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Délices de l'Ile Maurice

Saturday night, I ventured out for dinner with a few friends. Our destination: Les Délice de l'Ile Maurice, a small Mauricius BYOB seating approximately 50 people. Location: Beautiful downtown Verdun. For those of who have never heard of Ile Maurice, it is an island nation in the Indian Ocean, close to Madagascar. It's culture, cuisine and people are a mix of Chinese, Indian, African, Cajun & Creole.

This was not the first time I had attempted going to this restaurant. Last summer, there we were, just me and my dining companion, sitting in my parked car, bottle of wine in hand, eying a suspicious looking man smoking a cigarette outside the restaurant. The man in question wore a white apron, smeared with what looked to be a recent slaughter. "Go ask him if there is a menu and check it out." I urged my companion. Finally submitting to my persistence, she reluctantly got out of the car and slowly approached the man. A few words were exchanged, and my friend quickly scurried back to the car. " What did he say?" I asked. "That he is the menu" she responded. After several more moments of sitting in the car and staring at the odd character, we decided we did not want to be so adventurous, and drove off in search of another restaurant.

Since that night, I have been curiously scouring the internet for reviews of Les Délice de l'Ile Maurice. Reviews of the food itself was always secondary to the comments such as "quirky", "perfect place to kick you in the balls", and "snobby eaters stay away". So Saturday night, surrounded by my posse for support, we headed out to Verdun.

A rowdy atmosphere greeted us when we walked in the door. A waiter quickly seated us by the the window where magazines and books on the Maurtius Islands were strewn. The decor of the restaurant was eclectic and wall decorations included posters of Castro, maps of Ile Maurice, children's drawings, and oil paintings. A further look around and I noticed tennis balls on the legs of all the steel-framed chairs and, hey it that cologne by the decorative plates on the shelf by that table?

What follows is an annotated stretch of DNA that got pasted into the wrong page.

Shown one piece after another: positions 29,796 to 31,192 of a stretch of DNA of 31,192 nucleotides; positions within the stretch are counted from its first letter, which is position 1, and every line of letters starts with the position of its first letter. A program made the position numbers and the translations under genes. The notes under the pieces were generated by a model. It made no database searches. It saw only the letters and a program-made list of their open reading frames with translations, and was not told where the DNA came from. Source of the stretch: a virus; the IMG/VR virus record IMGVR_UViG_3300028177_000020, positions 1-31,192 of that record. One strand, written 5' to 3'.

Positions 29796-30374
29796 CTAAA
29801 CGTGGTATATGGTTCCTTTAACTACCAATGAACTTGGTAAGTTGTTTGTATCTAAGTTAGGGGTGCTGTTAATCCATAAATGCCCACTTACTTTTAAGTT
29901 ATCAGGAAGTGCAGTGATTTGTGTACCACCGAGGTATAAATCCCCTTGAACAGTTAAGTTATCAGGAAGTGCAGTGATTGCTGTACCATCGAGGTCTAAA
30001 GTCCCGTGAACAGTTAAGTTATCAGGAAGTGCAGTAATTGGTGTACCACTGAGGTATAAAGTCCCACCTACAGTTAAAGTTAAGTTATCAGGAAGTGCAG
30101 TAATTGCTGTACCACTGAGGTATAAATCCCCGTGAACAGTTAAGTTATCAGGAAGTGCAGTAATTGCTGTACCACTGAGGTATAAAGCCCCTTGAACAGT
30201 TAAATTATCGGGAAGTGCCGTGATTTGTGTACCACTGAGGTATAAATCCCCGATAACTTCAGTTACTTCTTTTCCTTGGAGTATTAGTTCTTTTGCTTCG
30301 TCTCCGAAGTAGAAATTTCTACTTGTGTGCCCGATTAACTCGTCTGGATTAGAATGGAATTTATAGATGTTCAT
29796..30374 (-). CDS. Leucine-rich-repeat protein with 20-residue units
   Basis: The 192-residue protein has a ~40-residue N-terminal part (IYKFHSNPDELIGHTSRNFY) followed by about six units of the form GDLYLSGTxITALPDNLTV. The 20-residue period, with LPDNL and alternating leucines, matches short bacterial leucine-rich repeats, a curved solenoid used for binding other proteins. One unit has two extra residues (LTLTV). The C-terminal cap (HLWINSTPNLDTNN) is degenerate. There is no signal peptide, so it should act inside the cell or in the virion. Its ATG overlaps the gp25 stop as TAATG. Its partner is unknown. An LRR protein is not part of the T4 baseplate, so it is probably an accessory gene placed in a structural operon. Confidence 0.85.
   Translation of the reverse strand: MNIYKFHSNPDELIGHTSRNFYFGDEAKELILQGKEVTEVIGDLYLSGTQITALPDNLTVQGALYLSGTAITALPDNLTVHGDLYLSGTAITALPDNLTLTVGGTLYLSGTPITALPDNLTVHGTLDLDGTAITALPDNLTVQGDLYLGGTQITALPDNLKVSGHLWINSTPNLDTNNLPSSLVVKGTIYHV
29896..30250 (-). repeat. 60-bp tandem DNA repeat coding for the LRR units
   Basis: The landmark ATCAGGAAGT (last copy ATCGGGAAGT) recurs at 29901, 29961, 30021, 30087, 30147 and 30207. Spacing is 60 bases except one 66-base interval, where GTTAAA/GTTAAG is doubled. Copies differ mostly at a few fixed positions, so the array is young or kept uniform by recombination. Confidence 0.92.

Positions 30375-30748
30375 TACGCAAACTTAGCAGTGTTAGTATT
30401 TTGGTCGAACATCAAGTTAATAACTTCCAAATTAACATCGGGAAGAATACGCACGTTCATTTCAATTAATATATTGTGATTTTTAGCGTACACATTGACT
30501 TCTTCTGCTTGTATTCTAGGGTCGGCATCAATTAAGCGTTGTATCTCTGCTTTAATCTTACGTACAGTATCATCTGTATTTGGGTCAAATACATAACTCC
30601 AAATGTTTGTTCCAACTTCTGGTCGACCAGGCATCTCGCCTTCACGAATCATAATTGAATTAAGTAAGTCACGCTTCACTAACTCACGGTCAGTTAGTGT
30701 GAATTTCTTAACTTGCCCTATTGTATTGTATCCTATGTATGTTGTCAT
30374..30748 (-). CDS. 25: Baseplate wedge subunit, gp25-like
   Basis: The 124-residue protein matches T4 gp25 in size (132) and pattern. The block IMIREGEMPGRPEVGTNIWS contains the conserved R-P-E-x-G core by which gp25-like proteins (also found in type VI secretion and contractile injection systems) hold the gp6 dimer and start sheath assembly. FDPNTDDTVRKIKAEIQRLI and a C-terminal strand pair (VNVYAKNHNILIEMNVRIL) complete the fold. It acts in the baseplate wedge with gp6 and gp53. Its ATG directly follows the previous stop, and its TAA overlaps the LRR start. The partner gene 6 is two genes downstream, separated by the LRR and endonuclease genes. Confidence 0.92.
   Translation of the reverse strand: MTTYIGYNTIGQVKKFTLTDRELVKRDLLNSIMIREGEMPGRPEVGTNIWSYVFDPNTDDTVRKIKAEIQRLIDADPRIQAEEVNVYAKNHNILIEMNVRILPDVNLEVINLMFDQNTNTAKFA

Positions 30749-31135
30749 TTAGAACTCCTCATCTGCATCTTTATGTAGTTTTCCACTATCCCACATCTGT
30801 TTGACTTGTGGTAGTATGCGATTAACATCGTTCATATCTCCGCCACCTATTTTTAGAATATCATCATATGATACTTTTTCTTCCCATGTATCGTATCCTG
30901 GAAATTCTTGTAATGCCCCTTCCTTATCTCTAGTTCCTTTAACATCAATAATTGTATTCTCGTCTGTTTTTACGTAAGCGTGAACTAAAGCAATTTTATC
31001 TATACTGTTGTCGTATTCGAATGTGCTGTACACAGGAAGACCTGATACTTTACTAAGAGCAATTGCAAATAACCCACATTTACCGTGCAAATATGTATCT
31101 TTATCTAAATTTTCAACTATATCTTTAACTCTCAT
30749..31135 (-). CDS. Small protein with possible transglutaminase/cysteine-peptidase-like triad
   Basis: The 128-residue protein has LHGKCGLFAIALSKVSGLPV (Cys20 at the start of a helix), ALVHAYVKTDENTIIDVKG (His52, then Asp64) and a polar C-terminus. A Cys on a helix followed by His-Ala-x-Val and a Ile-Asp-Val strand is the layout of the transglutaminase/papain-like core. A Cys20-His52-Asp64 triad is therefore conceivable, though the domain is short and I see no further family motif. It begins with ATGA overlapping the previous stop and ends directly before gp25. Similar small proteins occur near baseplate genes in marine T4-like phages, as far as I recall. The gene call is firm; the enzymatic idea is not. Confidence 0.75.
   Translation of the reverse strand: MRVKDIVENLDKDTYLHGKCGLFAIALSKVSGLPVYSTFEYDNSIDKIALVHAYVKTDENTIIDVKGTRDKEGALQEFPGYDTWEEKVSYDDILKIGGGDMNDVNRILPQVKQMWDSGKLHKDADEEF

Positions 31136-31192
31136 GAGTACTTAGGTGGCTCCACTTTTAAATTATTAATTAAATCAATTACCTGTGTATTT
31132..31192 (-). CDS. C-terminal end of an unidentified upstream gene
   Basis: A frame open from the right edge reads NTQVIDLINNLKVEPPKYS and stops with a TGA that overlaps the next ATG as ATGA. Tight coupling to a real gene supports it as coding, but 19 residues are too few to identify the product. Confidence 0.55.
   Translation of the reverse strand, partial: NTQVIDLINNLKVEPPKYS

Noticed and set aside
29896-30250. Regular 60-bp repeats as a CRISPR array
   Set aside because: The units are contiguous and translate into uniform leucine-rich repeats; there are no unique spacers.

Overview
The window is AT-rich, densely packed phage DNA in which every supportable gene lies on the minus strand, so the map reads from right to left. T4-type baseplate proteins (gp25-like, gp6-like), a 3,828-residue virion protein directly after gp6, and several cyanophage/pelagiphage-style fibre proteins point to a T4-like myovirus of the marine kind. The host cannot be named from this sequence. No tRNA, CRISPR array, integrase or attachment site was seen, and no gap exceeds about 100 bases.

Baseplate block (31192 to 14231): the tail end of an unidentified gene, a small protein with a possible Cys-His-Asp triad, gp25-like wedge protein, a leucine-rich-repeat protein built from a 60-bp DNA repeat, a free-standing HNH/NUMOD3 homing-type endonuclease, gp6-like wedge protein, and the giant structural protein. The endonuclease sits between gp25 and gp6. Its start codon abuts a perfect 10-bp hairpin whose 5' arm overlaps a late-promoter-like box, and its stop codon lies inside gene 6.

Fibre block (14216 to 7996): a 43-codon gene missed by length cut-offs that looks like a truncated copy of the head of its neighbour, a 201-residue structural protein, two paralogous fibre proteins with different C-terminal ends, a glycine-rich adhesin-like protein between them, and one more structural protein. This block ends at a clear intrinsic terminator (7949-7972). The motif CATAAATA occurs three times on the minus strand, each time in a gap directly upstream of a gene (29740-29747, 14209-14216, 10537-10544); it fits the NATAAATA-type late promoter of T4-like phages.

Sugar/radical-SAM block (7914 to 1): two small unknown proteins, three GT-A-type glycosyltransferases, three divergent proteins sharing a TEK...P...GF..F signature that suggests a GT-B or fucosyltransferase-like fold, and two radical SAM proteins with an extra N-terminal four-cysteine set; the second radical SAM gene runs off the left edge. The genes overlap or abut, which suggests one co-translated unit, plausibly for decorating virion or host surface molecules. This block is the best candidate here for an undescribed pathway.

There is no menu at this place and no price list to be seen. Patrons freely get up and go to the fridge in the back of the restaurant to retrieve their own beer or wine which they have brought with them. Patrons mix together, chatting with one another from table to table.

Our waiter brings us our glasses (no two are alike) and a serving each of battered and crispy fried cabbage. He tells us it is to be eaten with any of the four sauces placed at our table in mismatched bottles. The cabbage was delicious, reminded me of battered fried onions.

We have a choice of appetizers: shrimp salad, smoked salmon salad, and chicken drumsticks. Among the salad, the smoked salmon stood out, being both flavorful and refreshing. Chicken drumsticks seemed odd as an appetizer, but were deliciously deep-fried - five drumsticks per plate! Our appetizers were followed by some uninspiring lentil soup.

Finally, chef/owner Sylvester makes his appearance at our table to take our order. A charicaturistic Asian man who exudes joie de vivre and looks as if he just walked out of a soup kitchen. Upon closer inspection, I notice that his apron is not smeared with the blood of a recent slaughter as I had assumed on my previous visit. The stains on his apron are, in fact smears and splatter of various sauces from the kitchen.

"For today..." Sylvester's voice booms "... in terms of seafood, we have scallops, we have shrimp, we have calamari, we have salmon, and we have bass." I quickly interject "What kind of bass?" "Wait, wait!" reprimands Sylvester "... let me finish, and then your questions." He continues: "For meat, we have chicken, we have jaret d'agneau, we have tongue, and we have le t-bone. Now, for your question... the bass is... BASS! You don't like it, I fire the cook. You like it, you pay double!" So Sylvester writes me down for the bass, but I tell him I was just curious about the bass, and was actually interested in oxtail which I had heard is often on the menu. Sylvester slips away into the back and shouts back"We have it... you want?" So, I order the oxtail in a curry sauce. My dining companion from my previous visit here orders le t-bone, but Sylvester won't let her choose a sauce"You leave it to me." he tells her. My other friends orders the jaret d'agneau with saffron sauce, the bass in garlic sauce, and the shrimp in garlic sauce. Other choice of sauces included Cajun, Creole, tomato, and honey.